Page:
While I am away at Mepkin Abbey, I'm leaving some poems inspired by my time there: one per day. And in case criminals read this blog post, don't think about breaking into my house; you'll meet my spouse, and it will not end well.
Back to poems!
I have come back several times to the way the monks worship, the liturgy of the hours, a liturgy of chanted Psalms, that weaves through each day. Below, you can see two poems that explore similar territory. To me, they're different enough that "Horarium," which came later, doesn't feel like a revision of the early "Liturgy of the Hours." What do you think?
Liturgy of the Hours
The monks rise while the rest of the world sleeps.
In the darkness, they pray.
The single mother stares at the clock and calculates
costs. The newspaper carriers start
their rounds. Truckers cross
state lines, and a woman writes poetry by candlelight.
The farmer feeds the animals as sunrise
stains the horizon. Early morning exercisers lace
their shoes and retrace their steps. Parents prepare
breakfast, and the monks pray again.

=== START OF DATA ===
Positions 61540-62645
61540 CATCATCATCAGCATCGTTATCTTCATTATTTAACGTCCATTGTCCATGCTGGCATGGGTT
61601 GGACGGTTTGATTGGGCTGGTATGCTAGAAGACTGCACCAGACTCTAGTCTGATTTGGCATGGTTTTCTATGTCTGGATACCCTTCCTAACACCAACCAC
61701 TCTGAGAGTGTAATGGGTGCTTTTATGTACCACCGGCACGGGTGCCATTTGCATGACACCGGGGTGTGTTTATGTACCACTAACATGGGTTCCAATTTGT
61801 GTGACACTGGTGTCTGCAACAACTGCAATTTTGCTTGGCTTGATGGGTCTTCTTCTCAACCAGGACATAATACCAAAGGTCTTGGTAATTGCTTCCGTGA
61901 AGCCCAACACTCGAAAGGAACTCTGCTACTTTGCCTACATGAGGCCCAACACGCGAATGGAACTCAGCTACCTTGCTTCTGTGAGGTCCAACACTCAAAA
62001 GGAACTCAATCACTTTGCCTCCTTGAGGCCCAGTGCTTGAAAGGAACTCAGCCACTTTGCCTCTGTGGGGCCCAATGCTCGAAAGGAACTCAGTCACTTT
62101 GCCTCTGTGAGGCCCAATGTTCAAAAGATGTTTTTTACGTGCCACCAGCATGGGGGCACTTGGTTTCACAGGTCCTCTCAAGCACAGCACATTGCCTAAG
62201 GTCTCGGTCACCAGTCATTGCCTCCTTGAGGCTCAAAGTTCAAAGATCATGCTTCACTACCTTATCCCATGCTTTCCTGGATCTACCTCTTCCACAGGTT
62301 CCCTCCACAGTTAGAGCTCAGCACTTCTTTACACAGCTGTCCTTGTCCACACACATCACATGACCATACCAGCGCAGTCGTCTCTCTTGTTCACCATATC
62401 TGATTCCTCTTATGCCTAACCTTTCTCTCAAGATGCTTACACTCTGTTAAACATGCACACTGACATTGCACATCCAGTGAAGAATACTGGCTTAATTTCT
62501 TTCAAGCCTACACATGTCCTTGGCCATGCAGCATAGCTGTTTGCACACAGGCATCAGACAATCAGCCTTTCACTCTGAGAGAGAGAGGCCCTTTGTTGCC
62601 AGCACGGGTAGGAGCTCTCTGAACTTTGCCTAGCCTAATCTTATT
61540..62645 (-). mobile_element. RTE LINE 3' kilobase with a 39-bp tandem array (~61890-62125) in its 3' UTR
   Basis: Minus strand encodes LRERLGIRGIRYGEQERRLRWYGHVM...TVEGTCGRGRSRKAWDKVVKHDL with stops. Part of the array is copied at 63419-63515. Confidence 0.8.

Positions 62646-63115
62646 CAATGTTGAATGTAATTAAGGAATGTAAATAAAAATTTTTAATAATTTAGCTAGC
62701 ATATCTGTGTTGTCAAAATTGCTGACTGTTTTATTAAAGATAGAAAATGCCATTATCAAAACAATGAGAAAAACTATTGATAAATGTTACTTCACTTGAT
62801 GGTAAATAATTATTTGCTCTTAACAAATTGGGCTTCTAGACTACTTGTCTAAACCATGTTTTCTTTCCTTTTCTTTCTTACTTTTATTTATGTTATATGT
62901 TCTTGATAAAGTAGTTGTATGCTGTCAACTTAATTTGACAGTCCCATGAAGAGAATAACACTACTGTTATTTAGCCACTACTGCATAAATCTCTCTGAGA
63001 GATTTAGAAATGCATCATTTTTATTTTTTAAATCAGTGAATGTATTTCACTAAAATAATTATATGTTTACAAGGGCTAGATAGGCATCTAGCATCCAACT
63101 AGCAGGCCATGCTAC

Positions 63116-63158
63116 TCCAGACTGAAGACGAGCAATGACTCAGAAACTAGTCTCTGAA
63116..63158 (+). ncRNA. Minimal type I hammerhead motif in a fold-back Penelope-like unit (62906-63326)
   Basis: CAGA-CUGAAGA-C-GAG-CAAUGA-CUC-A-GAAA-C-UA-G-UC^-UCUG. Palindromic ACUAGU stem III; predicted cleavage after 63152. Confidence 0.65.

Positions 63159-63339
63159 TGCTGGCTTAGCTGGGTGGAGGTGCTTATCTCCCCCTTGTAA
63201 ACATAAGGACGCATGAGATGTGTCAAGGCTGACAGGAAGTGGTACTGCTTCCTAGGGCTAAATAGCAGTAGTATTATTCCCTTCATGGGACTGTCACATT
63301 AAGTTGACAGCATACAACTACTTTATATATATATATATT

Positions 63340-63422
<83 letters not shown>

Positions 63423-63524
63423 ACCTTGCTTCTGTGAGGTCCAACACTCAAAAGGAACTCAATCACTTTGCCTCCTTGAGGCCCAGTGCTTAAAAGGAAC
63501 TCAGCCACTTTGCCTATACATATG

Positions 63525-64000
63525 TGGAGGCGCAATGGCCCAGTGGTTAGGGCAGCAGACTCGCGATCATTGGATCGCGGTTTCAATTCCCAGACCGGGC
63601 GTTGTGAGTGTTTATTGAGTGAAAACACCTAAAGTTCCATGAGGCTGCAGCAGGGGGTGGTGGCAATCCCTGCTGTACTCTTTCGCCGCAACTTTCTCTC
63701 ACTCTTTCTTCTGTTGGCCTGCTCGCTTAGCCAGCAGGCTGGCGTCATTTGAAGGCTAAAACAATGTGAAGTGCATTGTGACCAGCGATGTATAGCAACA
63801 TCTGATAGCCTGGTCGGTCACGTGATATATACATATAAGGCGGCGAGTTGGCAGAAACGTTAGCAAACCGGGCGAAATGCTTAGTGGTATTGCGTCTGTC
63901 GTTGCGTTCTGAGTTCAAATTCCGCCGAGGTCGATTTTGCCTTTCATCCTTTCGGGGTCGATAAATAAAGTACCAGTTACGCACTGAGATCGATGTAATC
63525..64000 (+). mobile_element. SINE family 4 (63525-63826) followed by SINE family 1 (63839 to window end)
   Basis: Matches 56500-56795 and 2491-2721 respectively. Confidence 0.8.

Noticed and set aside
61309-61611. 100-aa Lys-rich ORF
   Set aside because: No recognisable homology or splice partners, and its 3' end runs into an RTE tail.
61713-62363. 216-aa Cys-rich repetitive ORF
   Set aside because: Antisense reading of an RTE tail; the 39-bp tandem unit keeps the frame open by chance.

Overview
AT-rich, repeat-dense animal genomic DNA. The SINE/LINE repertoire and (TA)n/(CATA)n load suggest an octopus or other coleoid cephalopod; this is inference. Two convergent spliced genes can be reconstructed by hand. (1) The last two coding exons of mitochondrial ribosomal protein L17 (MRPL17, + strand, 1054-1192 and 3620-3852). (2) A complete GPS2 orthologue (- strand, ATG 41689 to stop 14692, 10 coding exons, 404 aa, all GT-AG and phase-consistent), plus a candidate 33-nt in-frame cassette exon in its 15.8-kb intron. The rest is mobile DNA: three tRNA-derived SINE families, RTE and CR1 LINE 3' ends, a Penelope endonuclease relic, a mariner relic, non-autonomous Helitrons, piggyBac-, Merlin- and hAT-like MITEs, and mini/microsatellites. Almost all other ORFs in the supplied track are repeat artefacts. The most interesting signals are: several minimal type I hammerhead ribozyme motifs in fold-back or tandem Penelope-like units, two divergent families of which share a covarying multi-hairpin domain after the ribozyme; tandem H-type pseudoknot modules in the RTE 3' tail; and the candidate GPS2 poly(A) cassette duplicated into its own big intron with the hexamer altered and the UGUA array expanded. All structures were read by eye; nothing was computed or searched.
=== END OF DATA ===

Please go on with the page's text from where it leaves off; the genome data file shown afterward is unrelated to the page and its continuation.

Students rush from class to class.
The housekeeper starts another load of wash.
Frazzled workers everywhere break
for coffee while the monks celebrate the Eucharist.
At noon the world eats lunch.
The monks pray, and then they eat, and then they pray again.
No one leaves work early these days.
As the dark grows close, everyone sits alone
in their cars watching the pavement
and concrete barriers. The monks pray.
The world watches bad television chosen from a host
of options—hundreds of stations beamed
from satellites, and not one satisfies.
Children chat on phones and stare
at screens. Adults wonder
how they got so far behind. The pets settle
into their sleeping spaces.
The monks gather again in darkness pierced
with candle light. Watched by statues
of Mary and the Crucified Christ, they chant Compline.
The Abbott sprinkles each man with holy water
and sends them to sleep in their cells.
The monks get their morning
news from the Psalms. We brew
coffee and scan the TV stations
for news we can use:
diet tips, a weather report,
the quickest way around the traffic jams.
We sit in our coffin
like cars and watch the sun rise
across sluggish traffic. The monks chant
to each other across the chancel
as the morning light shifts
across the sanctuary.
Chained to our computers,
we undo the work of past days
and create documents to be dismantled
tomorrow. The monks tend
the chickens and mulch
the seedlings. We shred
documents while the monks
welcome visitors to a meal.
At night, we click through cable
channels, our glazed eyes focusing on nothing.
The monks light candles
in a darkened chapel and wait
for the final blessing
of the day, a splash
of holy water and a benediction.
(published in Poetry East)